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Another Bear Hunt Floated In New Plan, Along With Other Management Options

Wildlife authorities check a dead bear during Florida's bear hunt. Photo by Amy Green

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Florida wildlife authorities are calling for public comment on their first update to the state’s bear management plan since the animal was removed from the state’s threatened list in 2012.

The plan comes four years after a controversial hunt that ended early when hunters killed more bears than expected.

Florida Fish and Wildlife commissioners had called for the plan after voting to hold off on another hunt. It will be presented to the commissioners during their December meeting.

Among the biggest changes is a new discussion of ways to manage the state’s growing bear population, now up to 4,000. The options include fertility control and another hunt.

“What the plan talks about is that at some point as we continue to have a growing people population and a growing bear population there won’t be enough suitable habitat for bears,” says Dave Telesco of the Florida Fish and Wildlife Conservation Commission. “And bears will have to live somewhere else, and those somewhere elses may be neighborhoods.”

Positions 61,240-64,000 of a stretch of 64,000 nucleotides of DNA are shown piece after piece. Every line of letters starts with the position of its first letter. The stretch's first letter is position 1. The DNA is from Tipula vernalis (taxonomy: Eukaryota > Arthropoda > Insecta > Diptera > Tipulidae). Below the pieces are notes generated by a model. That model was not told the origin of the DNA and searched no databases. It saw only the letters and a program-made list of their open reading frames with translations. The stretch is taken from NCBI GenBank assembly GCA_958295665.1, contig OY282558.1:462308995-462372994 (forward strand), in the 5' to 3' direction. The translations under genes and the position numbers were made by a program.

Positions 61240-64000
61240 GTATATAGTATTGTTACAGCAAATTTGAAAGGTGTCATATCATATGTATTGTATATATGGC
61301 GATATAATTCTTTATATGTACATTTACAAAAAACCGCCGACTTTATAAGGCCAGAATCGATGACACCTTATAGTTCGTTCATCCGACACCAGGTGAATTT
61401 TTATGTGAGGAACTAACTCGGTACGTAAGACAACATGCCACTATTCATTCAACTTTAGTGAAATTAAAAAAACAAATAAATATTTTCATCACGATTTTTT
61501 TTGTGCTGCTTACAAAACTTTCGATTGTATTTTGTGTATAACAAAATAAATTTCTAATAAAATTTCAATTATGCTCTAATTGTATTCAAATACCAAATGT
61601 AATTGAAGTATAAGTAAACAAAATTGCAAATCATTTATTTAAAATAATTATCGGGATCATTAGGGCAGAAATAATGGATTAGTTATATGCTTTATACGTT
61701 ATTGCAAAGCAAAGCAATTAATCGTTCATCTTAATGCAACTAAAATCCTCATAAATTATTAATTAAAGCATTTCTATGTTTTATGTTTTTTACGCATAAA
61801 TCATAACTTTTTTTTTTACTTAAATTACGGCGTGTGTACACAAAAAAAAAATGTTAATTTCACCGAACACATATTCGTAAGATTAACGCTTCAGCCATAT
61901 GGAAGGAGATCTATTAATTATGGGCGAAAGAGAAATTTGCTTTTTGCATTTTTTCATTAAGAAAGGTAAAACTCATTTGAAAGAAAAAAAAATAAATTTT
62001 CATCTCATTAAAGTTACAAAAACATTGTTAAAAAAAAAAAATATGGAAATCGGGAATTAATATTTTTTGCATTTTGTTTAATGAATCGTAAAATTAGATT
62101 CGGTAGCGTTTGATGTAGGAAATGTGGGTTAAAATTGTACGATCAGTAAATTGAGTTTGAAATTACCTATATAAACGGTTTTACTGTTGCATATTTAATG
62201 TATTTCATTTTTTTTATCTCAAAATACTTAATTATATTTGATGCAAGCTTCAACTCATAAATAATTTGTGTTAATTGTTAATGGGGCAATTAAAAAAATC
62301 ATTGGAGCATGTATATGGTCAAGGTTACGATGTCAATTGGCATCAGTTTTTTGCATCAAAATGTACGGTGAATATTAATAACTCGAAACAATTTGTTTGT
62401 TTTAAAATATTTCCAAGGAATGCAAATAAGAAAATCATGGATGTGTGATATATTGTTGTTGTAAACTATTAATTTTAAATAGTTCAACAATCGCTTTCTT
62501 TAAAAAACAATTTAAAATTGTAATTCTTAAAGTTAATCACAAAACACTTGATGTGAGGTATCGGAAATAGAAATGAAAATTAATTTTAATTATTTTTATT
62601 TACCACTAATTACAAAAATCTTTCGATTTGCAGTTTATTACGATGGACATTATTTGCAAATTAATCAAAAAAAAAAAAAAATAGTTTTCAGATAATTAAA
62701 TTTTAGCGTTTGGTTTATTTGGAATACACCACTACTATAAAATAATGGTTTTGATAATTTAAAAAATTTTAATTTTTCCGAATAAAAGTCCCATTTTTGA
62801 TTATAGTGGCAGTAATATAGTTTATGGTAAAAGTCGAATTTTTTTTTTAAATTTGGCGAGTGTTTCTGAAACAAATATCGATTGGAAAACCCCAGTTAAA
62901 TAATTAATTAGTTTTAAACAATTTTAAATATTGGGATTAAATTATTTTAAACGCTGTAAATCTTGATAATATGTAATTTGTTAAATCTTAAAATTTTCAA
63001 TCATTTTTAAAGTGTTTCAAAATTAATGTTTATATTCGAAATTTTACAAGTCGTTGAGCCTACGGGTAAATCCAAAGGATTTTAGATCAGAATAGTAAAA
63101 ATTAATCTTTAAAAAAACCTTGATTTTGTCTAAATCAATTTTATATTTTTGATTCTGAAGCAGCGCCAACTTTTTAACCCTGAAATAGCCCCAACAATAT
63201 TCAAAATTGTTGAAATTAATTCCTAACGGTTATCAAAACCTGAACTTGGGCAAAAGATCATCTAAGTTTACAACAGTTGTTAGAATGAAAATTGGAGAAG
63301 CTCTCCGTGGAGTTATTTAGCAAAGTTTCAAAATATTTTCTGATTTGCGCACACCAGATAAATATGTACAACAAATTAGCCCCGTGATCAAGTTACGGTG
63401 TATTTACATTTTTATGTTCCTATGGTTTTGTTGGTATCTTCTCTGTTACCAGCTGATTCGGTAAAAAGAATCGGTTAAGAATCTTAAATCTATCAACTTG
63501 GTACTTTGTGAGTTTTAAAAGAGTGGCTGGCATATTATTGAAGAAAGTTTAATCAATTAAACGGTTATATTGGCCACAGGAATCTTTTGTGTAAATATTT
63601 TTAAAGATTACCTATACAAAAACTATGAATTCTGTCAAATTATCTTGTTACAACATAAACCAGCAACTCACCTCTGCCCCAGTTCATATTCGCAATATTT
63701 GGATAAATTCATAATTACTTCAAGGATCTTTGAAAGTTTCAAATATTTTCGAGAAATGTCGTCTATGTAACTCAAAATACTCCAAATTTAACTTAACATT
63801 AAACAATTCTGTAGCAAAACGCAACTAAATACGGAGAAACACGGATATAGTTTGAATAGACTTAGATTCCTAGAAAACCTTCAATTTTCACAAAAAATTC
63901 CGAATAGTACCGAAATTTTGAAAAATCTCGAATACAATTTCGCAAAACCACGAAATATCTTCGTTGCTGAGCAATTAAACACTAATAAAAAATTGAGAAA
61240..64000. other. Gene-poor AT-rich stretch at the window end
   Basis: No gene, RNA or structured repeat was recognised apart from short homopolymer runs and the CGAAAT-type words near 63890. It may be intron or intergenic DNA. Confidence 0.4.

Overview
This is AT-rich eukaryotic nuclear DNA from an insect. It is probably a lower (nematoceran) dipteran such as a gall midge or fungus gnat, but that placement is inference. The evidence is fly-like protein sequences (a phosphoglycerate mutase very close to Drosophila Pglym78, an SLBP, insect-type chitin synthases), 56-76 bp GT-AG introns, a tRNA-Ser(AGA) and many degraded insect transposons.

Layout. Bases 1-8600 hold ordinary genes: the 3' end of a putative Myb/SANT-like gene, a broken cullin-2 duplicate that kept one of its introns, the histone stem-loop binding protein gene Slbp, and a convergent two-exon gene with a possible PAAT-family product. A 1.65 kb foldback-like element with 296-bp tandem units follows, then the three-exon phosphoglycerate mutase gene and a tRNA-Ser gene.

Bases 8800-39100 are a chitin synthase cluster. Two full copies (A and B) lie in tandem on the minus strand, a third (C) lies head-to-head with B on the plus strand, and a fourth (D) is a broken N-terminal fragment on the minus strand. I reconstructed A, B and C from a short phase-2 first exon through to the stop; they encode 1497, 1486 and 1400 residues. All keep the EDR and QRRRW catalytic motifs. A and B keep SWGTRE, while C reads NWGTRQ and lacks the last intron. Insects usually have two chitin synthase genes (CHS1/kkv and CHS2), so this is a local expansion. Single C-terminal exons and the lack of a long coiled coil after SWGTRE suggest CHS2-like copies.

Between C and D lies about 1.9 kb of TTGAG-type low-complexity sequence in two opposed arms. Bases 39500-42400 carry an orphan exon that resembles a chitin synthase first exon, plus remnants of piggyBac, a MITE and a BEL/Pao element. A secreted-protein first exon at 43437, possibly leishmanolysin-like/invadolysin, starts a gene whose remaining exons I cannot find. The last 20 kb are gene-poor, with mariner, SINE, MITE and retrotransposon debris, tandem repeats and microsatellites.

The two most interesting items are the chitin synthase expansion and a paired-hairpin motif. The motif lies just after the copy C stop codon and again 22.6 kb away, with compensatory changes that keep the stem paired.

The plan says bears have hurt eight people since 2012 as they continue to venture into neighborhoods. Central Florida is home to the state’s largest population with 1,200.

Environmental groups are opposing another bear hunt.

Chuck O’Neal of Speak Up Wekiva, a Central Florida group that sued unsuccessfully to stop the 2015 hunt, says Florida’s booming growth continues to pressure bears.

“The Florida black bear should be taken off the game species list. It just should not be hunted for fun. It was a bad idea for 2015, and it’s a bad idea in 2019.”


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Amy Green

About Amy Green

Reporter and Producer

Amy Green covers the environment for 90.7 News. She is an award-winning journalist whose work has been heard on NPR and seen in PEOPLE, Newsweek, The New York Times and The Christian Science Monitor. She began her career at The Associated Press. Her book on the Everglades, under contract with Johns Hopkins ... Read Full Bio »

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